The Clean Energy Jobs legislation is actually two different bills – House Bill 4001 and Senate Bill 1507. After an amazing Clean Energy Jobs lobby day on February 12 that drew nearly 500 people to the Capitol, both bills passed out of their committees of origin on February 14. The Sierra Club weighed in in support of both bills in their public hearings and also noted that we would like to see the legislation become even stronger. As noted in our testimony, we agree with our equity partners that the bills should be improved to protect our most vulnerable communities.

Our hope was that such improvements to the legislation could be made in the House and Senate Rules committees, where the bills got sent. However, an amendment has been proposed in House Rules which would legislate the emissions cap now, but save much of the rest of the hashing out of the cap-and-invest program for the 2019 session of the Legislature. We believe the Clean Energy Jobs legislation is ready to move in its entirety now and submitted testimony to that effect for the February 22 hearing.

At press time, no action had been taken yet on that amendment, so we are waiting to see what happens next. But as noted in our testimony, the bottom line is that we can wait no longer, and delaying action on a climate bill is not in the best interest of our communities, climate, nation, or planet. Clean Energy Jobs must pass in the 2018 session in the strongest possible form; we’ll continue working to try to make that happen.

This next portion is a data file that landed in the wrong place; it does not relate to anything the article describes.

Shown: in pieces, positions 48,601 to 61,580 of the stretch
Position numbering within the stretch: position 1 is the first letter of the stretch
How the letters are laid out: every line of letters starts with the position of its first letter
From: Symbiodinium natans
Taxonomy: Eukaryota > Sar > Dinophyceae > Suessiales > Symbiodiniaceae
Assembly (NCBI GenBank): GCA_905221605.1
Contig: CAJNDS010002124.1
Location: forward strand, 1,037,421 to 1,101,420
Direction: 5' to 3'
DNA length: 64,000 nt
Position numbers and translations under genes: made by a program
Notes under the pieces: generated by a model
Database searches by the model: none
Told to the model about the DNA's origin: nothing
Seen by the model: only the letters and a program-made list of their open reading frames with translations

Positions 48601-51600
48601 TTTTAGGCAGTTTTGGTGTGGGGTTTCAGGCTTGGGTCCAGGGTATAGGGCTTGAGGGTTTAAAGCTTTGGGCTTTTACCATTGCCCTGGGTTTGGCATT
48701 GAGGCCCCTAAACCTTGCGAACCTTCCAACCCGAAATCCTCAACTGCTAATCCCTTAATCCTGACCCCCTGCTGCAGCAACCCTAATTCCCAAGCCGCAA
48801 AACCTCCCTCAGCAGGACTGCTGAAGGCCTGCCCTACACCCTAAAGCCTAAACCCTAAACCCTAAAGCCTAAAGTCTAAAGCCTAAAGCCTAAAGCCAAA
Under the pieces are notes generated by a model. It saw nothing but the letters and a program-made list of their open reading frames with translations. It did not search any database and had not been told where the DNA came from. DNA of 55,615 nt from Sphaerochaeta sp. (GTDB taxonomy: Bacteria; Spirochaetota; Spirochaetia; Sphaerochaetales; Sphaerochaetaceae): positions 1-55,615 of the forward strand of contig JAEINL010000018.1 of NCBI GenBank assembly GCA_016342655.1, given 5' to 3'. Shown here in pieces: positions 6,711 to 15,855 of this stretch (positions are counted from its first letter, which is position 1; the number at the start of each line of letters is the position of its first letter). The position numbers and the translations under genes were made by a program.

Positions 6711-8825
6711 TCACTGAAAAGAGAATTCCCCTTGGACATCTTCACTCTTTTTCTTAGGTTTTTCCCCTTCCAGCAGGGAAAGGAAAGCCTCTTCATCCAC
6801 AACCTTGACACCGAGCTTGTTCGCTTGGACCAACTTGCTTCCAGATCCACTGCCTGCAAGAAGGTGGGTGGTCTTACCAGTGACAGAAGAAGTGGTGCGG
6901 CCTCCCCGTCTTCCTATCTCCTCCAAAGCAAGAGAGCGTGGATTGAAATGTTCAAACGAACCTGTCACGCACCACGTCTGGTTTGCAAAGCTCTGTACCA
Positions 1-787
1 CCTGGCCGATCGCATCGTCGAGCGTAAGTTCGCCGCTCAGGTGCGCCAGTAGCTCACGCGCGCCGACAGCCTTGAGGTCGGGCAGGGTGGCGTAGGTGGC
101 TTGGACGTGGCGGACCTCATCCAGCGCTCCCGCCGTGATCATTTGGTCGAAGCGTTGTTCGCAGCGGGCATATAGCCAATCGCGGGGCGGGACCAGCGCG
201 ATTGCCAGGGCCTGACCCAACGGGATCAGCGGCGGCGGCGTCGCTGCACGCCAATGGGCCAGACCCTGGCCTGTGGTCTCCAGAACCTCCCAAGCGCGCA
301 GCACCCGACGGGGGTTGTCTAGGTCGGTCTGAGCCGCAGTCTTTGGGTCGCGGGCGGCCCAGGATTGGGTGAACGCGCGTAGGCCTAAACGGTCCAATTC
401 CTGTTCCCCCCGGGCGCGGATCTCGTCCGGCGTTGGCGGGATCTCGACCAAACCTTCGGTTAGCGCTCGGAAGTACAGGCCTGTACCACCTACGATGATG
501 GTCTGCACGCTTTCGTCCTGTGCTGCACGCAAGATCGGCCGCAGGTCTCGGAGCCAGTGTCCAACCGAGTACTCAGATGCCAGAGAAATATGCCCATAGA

And while Clean Energy Jobs has been our major focus in the Legislature, we’ve also been working on a few other issues. Unfortunately, the fairly strong bill to address oil trains in our state (HB 4004) met an untimely demise in committee, though a much more timid attempt to address oil train safety remains alive as part of SB 1518. A bill to prohibit the construction of a bridge in the Deschutes River State Scenic Waterway (HB 4029) passed out of committee and went to Ways and Means. HB 4126 would address the disposal of household hazardous waste and it too is being considered in the Ways and Means committee. That committee also has the Home WRAP bill, HB 4121, which will provide Oregonians with incentives for home weatherization and solar energy installation.

So, with roughly a week and a half left of the 2018 session, much still remains to be done in the waning days of the legislature. We’re hopeful that we can accomplish some victories large and small before the final gavel falls. You can help by contacting your legislators to help push these important bills across the line! Thanks so much for your help, and stay tuned for more details!


Creating the Best Clean Energy Jobs Bill

January 18, 2018

As we gear up for another legislative session, the wheels are already in motion to pass a bill that will create good-paying jobs, reduce greenhouse gases, and promote local renewable energy. The Clean Energy Jobs bill puts Oregon on the cusp of setting a new path for clean energy production that other jurisdictions will be able to follow. But like any major overhaul, the devil is in the details.